"resemble"
 or
 "reflect"
 some
 of
 those
 ideas,
 but
 it
 is
 important
to
clarify
once
again
that
they
were
not
included
explicitly
in
their
design.

 Results
and
perspectives
 So
 far,
 about
 1054
 people
 have
 participated
 in
 the
 workshops.
 Since
 2007,
 different
 surveys
 have
 been
used
to
collect
the
perceptions
of
participants,
reaching
over
620
people
(about
59%),
as
seen
 in
Table
1.


 Did
the
workshop
meet
to
your
 needs
and
expectations?
 Did
the
proposed
activities
 allow
to
reach
the
goals?

 Bad
 3
 1
 Average
 2
 3
 Acceptable
 29
 29
 Good
 201
 228
 Excellent
 392
 365
 N/A
 2
 3
 N
 629
 629


Is
there
practical
application
for
 the
things
learned
in
the
 workshop?
 How
efficient
were
the
 strategies
used?
 Was
facilitation
appropriate?
 Did
the
workshop
 structure/organization
meet
 your
expectations?
 Was
the
time
available
enough
 for
the
activities
proposed?


2
 2
 0


7
 10
 7


44
 64
 33


158
 204
 192


207
 344
 386


2
 5
 11


420
 629
 629


0
 1


11
 19


45
 88


208
 168


356
 139


9
 5


629
 420


Table
1.
Summary
of
answers
included
in
the
EduCamp
survey
 When
 asked
 whether
 the
 workshop
 meet
 their
 needs
 and
 expectations,
 62%
 of
 the
 respondents
 qualified
the
experience
as
‘Excellent’,
and
32%
as
‘Good’.
This
pattern
is
seen
in
other
aspects
of
the
 survey,
 where
 an
 ‘Excellent’
 rating
 was
 selected
 in
 over
 50%
 in
 all
 cases,
 and
 the
 combination
 of
 ‘Good’
and
‘Excellent’
was
consistently
over
85%.



It
is
worth
noting
that
questions
3
and
7
were
 not
included
in
all
the
surveys
made.
 One
of
the
most
common
themes
in
the
comments
registered
was
related
to
the
time
available.

For
 most
participants,
there
was
not
enough
time
to
explore
all
the
tools.

This
was
expected
given
the
 number
 of
 software
 tools,
 but
 could
 also
 be
 explained
 by
 participants’
 pre‐conceived
 notions
 regarding
the
learning
expected
in
formal
environments:
Learn
all
you
have
to
learn
(in
our
case
that
 would
be
all
the
tools
included
in
the
tool
sheet)
in
a
fixed
time.

 The
survey
also
included
open‐ended
questions
exploring
several
subjects
(Fig.
4).

One
of
them
had
 to
 do
 with
 the
 most
 important
 thing
 learned
 in
 the
 workshop.
 
 Nearly
 one
 quarter
 (24%)
 of
 participants
highlighted
the
opportunity
of
learning
specific
tools,
with
blogs,
YouTube
and
Second
 Life
the
most
frequently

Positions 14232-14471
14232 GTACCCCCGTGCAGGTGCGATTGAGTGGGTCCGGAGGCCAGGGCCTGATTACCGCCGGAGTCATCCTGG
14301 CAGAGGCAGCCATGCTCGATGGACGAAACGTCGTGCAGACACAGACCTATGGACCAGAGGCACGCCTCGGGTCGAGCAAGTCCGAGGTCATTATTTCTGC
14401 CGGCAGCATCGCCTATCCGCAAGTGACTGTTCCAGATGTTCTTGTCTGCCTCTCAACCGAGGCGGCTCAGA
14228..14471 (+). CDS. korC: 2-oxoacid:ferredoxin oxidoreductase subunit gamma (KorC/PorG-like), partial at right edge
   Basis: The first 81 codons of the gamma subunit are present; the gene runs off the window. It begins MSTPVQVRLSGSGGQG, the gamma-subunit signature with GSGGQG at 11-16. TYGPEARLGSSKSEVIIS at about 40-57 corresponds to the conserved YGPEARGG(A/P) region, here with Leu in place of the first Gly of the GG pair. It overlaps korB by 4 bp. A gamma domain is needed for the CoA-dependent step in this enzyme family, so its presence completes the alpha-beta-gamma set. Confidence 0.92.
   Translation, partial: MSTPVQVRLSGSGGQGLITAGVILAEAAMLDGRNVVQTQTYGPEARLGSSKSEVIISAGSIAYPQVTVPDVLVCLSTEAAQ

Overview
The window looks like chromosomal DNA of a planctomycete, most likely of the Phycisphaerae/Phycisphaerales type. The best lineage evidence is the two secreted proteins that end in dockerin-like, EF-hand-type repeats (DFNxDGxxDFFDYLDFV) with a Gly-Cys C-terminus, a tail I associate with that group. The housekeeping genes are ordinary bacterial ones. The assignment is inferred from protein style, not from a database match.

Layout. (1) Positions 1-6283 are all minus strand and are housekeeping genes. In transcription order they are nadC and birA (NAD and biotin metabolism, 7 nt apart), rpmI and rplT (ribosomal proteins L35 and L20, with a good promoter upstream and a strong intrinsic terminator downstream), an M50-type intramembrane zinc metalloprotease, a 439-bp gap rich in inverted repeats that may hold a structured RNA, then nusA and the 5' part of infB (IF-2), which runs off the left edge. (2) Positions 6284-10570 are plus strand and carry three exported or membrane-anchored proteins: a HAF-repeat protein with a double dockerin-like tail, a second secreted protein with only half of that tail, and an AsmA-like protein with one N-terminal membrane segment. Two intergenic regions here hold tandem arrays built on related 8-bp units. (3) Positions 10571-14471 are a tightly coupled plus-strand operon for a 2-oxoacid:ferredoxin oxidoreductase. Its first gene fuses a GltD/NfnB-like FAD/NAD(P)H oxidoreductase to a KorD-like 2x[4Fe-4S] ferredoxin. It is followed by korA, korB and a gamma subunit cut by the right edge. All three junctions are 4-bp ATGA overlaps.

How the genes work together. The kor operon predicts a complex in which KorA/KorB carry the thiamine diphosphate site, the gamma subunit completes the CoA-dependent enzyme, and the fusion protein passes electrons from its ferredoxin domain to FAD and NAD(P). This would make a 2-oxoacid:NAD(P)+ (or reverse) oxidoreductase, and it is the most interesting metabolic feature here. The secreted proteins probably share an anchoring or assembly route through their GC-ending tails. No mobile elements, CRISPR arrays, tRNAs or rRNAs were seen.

mentioned.

Also,
22%
pointed
out
the
pedagogical
and
learning
possibilities
 of
many
of
these
tools,
which
were
initially
perceived
as
essentially
social.




Fig 4. Answers to the question “What was the most important thing you learned in the workshop?”

On
 the
 other
 hand,
 17%
 expressed
 their
 surprise
 at
 the
 huge
 number
 of
 available
 tools,
 and
 the
 importance
 of
 being
 now
 aware
 of
 their
 existence,
 while
 16%
 mentioned
 the
 methodology
 as
 the
 most
 important
 thing
 learned
 during
 the
 workshop,
 focusing
 in
 the
 different
 forms
 of
 group
 organization
and
the
importance
of
sharing
and
learning
with/from
others.


 In
 addition,
 12%
 expressed
 a
 new
 perception
 of
 the
 value
 and
 possibilities
 of
 ICT
 in
 their
 personal
 lives,
 and
 only
 5%
 mentioned
 new
 perceptions
 about
 the
 nature
 of
 learning
 and
 the
 role
 of
 the
 learner
in
a
networked
world.
 Finally,
it
is
worth
mentioning
that
10%
of
participants
expressed
recognition
of
how
little
they
knew
 about
this
area,
and
the
need
of
going
on
with
the
exploration
and
adoption
of
these
tools.
 These
comments
suggest
that
the
experiment
was
successful
not
only
in
terms
of
its
objectives,
but
 that
 such
 a
 proposal
 could
 represent
 a
 real
 alternative
 to
 more
 traditional
 training
 programs,
 in
 terms
of
transformation
of
attitudes
about
the
role
of
technology
in
learning
processes.


However,
it
 is
 important
 to
 point
 out
 the
 low
 number
 of
 explicit
 answers
 related
 to
 new
 perceptions
 about
 learning
(5%)
and
autonomy
(1%),
something
that
is
central
to
the
design
of
the
workshops.

Even
 though
some
of
the
other
answers
can
be
related
to
these
two
subjects,
few
people
recognize
them
 directly.
 One
 of
 the
 most
 interesting
 (yet
 anecdotic)
 comments
 came
 from
 the
 first
 workshops
 done
 in
 Medellín
in
2007.
This
attendee
indicated:
 "I
have
never
learned
so
much
in
so
little
time.
I
thought
that
learning
about
blogs,
or
flickr
(I
 didn't
even
know
how
they
were
used),
would
cost
me
much
time
and
training
and
an
 impressive
investment…
I
can't